In the good old days, before Auto-Tune and marketing tactics destroyed rock-and-roll, it took talent to have a hit song.
Now, all you need is a big budget and the backing of a propaganda machine.
The federal government, which is required by the Constitution to protect U.S. states from invasion, is using a hit song to slow the flow of illegal immigrants across our southern border.
According to an article on The Daily Beast , the U.S. hired an advertising agency to come up with a song in Spanish that would discourage Central American residents from trying to sneak into the country.
As I wrote here in May, the U.S. is currently not doing a very good job at stopping illegal immigration. Federal agents are dropping some women and children they catch breaking the law off at bus stations and churches.
According to The Daily Beast article, "people throughout Honduras, Guatemala, and El Salvador call their local radio stations to request this song, a harrowing tale of violence and death set against the backdrop of Central America’s traditionally upbeat cumbia music."
The people requesting the song likely have no idea the U.S. government paid for it.
The song's title, "La Bestia," means "The Beast" in English and refers to a series of "death trains" that immigrants ride on top of to get within walking (or swimming) distance of the U.S.
Riding atop a moving train is very dangerous, of course, especially for the women and children that seem to make up the bulk of recent immigrants, so the song seems to have both humanitarian and pragmatic goals.
I can't find audio, but the lyrics allegedly include this line: "They call her the Beast from the South, this wretched train of death. With the devil in the boiler, whistles, roars, twists and turns."
"La Bestia" is part of a $1 million scare tactic created by U.S. Customs and Border Protection .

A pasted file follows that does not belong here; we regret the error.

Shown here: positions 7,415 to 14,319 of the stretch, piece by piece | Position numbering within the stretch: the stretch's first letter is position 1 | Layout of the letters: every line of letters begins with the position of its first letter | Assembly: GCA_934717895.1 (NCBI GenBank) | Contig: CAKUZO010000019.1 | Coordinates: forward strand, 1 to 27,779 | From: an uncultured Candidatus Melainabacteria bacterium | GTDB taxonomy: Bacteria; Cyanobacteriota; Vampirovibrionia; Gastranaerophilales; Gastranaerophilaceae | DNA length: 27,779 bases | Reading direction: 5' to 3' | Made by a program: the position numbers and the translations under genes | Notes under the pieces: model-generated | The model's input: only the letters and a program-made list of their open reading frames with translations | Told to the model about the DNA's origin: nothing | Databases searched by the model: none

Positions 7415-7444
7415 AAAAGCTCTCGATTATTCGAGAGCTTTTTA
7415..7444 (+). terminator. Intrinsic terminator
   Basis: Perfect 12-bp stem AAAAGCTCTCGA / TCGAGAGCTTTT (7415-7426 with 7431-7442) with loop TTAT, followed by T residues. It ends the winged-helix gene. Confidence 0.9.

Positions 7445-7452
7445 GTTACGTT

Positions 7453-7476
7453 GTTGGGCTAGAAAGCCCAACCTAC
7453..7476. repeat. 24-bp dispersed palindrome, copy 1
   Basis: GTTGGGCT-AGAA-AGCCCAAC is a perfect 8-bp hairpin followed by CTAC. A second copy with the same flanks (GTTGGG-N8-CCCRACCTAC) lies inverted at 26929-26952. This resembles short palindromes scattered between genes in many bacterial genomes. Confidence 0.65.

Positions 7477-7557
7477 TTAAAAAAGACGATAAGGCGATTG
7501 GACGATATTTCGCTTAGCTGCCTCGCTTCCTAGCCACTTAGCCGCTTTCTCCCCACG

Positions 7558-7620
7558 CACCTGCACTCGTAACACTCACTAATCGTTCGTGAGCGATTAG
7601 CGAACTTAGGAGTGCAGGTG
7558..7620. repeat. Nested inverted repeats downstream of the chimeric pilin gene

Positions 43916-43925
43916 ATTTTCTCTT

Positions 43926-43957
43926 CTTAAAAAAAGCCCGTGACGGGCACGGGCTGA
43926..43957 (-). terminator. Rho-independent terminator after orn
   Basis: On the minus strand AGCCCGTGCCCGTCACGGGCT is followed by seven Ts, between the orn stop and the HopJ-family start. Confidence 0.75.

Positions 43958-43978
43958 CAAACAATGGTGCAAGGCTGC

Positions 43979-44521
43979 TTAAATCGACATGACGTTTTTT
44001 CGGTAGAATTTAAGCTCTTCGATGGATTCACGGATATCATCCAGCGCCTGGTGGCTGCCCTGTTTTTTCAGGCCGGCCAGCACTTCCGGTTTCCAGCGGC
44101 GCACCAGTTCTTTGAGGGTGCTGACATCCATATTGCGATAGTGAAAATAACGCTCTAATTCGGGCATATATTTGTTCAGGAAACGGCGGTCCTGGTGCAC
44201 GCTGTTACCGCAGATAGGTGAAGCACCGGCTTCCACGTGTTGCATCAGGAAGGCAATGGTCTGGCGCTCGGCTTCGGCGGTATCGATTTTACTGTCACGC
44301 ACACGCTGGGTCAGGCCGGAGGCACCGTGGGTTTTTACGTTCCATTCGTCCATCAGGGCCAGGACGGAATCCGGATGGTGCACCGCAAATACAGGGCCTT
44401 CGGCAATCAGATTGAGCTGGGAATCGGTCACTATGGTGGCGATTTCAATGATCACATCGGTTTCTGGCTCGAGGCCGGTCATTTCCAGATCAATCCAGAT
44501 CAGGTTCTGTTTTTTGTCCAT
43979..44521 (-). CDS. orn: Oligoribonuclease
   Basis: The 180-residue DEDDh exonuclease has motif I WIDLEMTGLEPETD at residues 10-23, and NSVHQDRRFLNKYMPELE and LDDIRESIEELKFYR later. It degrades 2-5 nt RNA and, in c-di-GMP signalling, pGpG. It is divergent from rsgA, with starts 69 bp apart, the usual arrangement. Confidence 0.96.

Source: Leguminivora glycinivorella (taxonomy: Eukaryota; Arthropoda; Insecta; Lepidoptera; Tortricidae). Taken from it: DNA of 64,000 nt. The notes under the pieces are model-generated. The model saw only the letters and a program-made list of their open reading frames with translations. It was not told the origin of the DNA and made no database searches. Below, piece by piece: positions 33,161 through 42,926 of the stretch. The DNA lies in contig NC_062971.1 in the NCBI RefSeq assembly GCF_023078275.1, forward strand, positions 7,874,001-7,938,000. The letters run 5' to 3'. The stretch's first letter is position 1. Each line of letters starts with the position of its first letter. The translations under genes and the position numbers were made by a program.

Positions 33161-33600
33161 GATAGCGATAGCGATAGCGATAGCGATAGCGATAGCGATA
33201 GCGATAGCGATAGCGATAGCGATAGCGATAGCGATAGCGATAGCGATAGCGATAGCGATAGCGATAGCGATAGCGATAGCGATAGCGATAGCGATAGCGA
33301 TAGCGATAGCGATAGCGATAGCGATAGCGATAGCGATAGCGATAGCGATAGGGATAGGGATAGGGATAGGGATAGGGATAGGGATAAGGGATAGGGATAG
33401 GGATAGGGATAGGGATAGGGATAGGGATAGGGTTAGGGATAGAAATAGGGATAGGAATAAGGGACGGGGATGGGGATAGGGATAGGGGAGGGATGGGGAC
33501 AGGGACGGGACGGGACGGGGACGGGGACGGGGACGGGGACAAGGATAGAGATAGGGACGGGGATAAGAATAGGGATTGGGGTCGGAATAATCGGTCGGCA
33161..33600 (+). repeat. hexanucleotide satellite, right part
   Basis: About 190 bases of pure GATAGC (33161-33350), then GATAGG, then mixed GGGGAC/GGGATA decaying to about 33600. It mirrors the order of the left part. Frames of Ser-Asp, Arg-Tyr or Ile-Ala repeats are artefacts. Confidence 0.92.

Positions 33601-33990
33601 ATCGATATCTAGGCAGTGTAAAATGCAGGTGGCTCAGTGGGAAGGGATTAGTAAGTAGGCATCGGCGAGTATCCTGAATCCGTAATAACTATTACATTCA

The "Danger Awareness Campaign" was awarded to Washington D.C. advertising agency Elevation and the song was written by Elevation creative director Rodolfo Hernandez.
As The Daily Beast tells us, "[Hernandez] then enlisted the help of New York City musician Carlo Nicolau to compose the music. Wedding and Bar Mitzvah singer /voice-over artist Eddie Ganz provided the vocals. And, voila! Propaganda is made."
Will the song be effective?
This isn't the U.S. government's first propaganda song, according to an old Associated Press article , which says an earlier tune, "The Biggest Enemy," contributed to a "steady decline in crossing deaths from a record high of 492 in 2005 to 390" in 2009.
I'll post audio of the song once I find it. Until then, enjoy some Los Lobos, which was probably created without taxpayer dollars.
Note: George is on vacation until July 23
More news I found on Monday's Interwebs:
- Anti-Obama parade float investigated by U.S. Department of Justice
- Pope: 2 percent of priests are pedophiles
- Insurance company spends $3 million to not pay $25,000 to replace wrecked Jeep (but loses and pays $18 million more in damages)
- German government may start using typewriters to stop NSA spying
- Small S.C. town rallies to save gay police chief's job
- Target security officer fired for reporting deputy shoplifting
- Man contracts deadliest form of plague from family dog